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Boys & Girls Club to pass partial cost of using Burbank school sites on to clients

July 19, 2013|By Alene Tchekmedyian, alene@tchekmedyian@latimes.com
  • Children color some of the 200 tiles that made up a Cartoon Network's 20th Anniversary mural at the Burbank Boys and Girls Club last year.
Children color some of the 200 tiles that made up a Cartoon… (Raul Roa/Staff…)

Beginning in September, the local chapter of the Boys & Girls Club will charge students at three Burbank middle schools $60 a month to use its after-school drop-in program.

The fees are being implemented to recover some of the $91,000 in rental and maintenance fees the nonprofit expects to pay Burbank Unified to use 10 district campuses for its various after-school programs.

“We feel that $60 is very affordable for a month,” said Shanna Warren, executive director of the Boys & Girls Club of Burbank and the Greater East Valley, adding that families unable to pay can apply for scholarships.

Warren anticipates that roughly half the families will be able to afford the fee.

“We won’t turn anybody away for an inability to pay,” she added.

At the seven elementary school sites, the programs are already fee-based. Even so, just half of elementary school students pay the $120 monthly fee, while the rest qualify for scholarships.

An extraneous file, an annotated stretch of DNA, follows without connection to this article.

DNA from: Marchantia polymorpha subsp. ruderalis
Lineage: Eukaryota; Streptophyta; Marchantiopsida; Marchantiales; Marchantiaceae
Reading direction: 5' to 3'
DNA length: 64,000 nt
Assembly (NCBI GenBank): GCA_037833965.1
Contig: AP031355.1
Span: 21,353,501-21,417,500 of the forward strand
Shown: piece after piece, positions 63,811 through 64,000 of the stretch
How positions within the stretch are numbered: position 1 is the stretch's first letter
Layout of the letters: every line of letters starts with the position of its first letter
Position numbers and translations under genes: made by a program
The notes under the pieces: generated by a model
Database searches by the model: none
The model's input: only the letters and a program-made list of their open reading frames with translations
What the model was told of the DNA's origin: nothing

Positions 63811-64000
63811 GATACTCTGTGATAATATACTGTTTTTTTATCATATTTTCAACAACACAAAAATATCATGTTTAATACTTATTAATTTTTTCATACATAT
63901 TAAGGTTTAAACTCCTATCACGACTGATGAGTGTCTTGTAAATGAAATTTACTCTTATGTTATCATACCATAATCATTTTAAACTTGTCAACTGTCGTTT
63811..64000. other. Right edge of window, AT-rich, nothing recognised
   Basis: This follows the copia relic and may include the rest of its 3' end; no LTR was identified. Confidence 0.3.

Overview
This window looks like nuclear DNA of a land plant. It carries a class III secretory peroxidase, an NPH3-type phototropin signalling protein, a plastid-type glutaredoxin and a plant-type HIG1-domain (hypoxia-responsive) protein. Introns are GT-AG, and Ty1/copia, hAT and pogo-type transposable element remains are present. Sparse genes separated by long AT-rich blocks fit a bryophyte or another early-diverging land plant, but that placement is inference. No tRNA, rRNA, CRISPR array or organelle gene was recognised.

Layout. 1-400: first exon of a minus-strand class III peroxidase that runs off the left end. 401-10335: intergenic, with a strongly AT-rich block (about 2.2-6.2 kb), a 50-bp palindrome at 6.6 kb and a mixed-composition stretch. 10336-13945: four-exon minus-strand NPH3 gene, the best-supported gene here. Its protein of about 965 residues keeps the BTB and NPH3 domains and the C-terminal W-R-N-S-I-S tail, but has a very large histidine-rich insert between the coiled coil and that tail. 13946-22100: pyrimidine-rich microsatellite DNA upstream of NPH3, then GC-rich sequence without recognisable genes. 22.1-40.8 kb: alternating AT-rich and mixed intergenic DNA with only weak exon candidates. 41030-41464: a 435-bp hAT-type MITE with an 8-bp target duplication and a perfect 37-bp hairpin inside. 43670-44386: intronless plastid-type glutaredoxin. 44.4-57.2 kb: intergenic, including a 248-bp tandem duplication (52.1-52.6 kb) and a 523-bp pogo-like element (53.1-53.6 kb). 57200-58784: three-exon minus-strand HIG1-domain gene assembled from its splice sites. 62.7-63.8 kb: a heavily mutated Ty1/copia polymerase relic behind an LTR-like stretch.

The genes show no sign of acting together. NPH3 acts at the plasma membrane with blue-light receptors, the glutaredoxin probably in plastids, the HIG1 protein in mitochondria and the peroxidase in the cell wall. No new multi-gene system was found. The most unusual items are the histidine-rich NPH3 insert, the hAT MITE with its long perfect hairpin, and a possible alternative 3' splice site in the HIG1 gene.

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The middle school programs, however, have historically been free, though they cost the nonprofit about $82,000 to operate, Warren said. That amount pays for the dozen employees working three sites — Luther Burbank, John Muir and David Starr Jordan middle schools — from 3 to 6 p.m. on school days.

The middle school drop-in program didn’t always fall under the nonprofit’s umbrella.

It was run by the city up until three years ago when it was axed due to budget constraints. That’s when the Boys & Girls Club stepped in to operate the program, which serves roughly 315 students between the three schools.

Burbank Unified for years offered its facilities to the nonprofit at no cost, but this year, after grappling with a $5.5-million structural deficit, officials proposed charging the club rental and maintenance fees. The nonprofit, though, won’t be able to absorb the cost without charging for the service.

“We understand the situation [the district’s] in, and they understand the situation we’re in —it’s hard for all of us. This is the best agreement we could come up with,” Warren said. “We hope it won’t impact our families, but we’re going to do our best for those who can’t afford [to pay.]”

Burbank Unified school board members are slated to vote on the proposal next month, said district Supt. Jan Britz.

“We’re working together very well as partners,” she said of talks between the district and the Boys & Girls Club. “We’re really making headway as far as our agreement for this year and for the future."

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Follow Alene Tchekmedyian on Google+ and on Twitter: @atchek.

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